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Seoul American senior Linus Lee gets a close up look at an asbestos sample Tuesday during presentations by the Corps of Army Engineers. Each year, the Corps shows teaches students about engineering careers as part of National Engineers Week.
Seoul American senior Linus Lee gets a close up look at an asbestos sample Tuesday during presentations by the Corps of Army Engineers. Each year, the Corps shows teaches students about engineering careers as part of National Engineers Week. (Joseph Giordono / S&S)

YONGSAN GARRISON, South Korea — The Army Corps of Engineers took time out Thursday to help answer the age-old question posed by bored kids in math and science classes: “When are we ever gonna use this stuff?”

As part of its annual ritual to mark National Engineers Week, officials from the Corps’ Far East District set up hi-tech displays and demonstrations explaining how, exactly, everyday math and science are used in the field.

“This is something we’ve done every year during the last week of February since 1997,” said Doug Bliss, a Corps organizer.

“It gives students a chance to see what they can do with their studies. Or, if it’s not something they want to do as a career, it’s a chance for them to talk with the engineers and see how things work.”

Engineers, architects, environmental specialists and other from the Corps set up display tables with titles such as “Geotechnical Engineering,” “Microscope Analyses of Asbestos” and “Geographic Information System and Survey.”

Throughout the day, classes from Seoul American High School came through, getting a quick lesson at each display table. When a whistle blew, they moved on to the next station, eventually getting to each display.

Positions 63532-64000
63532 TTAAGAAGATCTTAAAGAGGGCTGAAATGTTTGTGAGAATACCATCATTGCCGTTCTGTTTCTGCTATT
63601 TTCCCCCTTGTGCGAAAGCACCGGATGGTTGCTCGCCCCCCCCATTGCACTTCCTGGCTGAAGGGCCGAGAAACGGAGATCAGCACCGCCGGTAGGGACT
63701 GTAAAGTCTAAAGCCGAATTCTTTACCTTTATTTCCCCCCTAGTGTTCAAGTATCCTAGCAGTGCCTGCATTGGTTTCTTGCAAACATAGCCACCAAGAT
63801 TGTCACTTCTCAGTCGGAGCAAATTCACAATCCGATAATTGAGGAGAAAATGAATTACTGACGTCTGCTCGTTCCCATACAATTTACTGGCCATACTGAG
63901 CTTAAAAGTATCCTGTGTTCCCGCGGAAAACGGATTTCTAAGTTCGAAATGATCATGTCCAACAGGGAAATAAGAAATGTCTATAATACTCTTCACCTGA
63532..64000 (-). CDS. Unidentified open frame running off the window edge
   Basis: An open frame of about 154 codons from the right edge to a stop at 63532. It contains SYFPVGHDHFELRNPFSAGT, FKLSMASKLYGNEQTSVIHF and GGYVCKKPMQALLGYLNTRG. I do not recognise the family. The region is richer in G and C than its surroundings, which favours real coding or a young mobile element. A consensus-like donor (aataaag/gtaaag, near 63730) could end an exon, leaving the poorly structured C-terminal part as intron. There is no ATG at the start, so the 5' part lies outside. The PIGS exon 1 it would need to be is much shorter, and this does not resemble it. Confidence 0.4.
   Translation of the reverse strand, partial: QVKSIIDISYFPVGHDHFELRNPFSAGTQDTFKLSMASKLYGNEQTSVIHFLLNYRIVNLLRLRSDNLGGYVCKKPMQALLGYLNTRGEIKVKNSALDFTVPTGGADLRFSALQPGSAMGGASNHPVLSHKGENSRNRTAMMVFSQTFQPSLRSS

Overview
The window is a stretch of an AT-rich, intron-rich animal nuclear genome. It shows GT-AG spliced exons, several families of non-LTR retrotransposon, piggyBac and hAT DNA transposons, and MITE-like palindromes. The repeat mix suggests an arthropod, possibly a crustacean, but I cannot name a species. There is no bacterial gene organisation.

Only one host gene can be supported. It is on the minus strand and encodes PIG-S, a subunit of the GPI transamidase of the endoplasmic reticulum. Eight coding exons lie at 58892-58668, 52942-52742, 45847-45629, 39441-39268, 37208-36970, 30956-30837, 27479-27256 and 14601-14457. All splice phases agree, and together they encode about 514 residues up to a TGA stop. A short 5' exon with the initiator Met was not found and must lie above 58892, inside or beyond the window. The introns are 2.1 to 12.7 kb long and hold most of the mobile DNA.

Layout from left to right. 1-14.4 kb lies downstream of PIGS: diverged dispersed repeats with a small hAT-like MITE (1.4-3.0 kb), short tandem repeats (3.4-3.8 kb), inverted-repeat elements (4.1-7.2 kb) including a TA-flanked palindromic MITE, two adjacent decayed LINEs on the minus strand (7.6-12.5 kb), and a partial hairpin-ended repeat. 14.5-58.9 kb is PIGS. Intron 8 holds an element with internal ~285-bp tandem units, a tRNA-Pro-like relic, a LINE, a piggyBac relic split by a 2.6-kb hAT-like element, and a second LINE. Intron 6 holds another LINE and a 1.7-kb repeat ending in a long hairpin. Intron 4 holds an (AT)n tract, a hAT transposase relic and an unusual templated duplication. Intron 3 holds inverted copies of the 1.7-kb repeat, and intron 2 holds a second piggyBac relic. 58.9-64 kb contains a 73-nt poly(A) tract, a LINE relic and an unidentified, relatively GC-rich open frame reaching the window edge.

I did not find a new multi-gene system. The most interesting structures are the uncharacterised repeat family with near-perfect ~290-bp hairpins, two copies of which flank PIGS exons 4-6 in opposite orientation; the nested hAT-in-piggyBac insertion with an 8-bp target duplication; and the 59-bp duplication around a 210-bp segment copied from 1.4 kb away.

At the “asbestos” table, FED engineer Pak Chong-pin handed around a vial containing asbestos fibers, warning each group not to open the top.

He then launched into a lesson on how engineers find and dispose of the dangerous material, frequently used in construction until the mid-1980s.

Another display highlighted contributions of women in engineering.

Among those profiled: Martha Chavez, an electrical engineer and top executive for computer giant Hewlett-Packard, and Bonnie J. Dunbar, an astronaut and mechanical and biomedical engineer.

SAHS engineering club members staffed another table, with displays touting their projects and activities.

Among their efforts are an entry into the West Point bridge-building contest and a design for a rain cover to the school’s outdoor “snack shack.”

The club members have had a wealth of hands-on experience in engineering, they said.

“We went on a tour of the Yongsan overpass when it was being built and we’ve seen the new apartments,” said Jesse Thomp- son, a senior. “Later this year, we’ll go to K-16 air base and go in the Black Hawk flight simulators.”

Students that visited the displays left with another little piece of knowledge.

Why is National Engineers Week the last week in February?

Because it’s close to the Feb. 22 birthday of George Washington — who also was a military engineer and land surveyor.

“The engineers here have been very active in reaching out to the student community and giving the students something to think about for the future,” said John Malone, a physics teacher and adviser to the engineering club.

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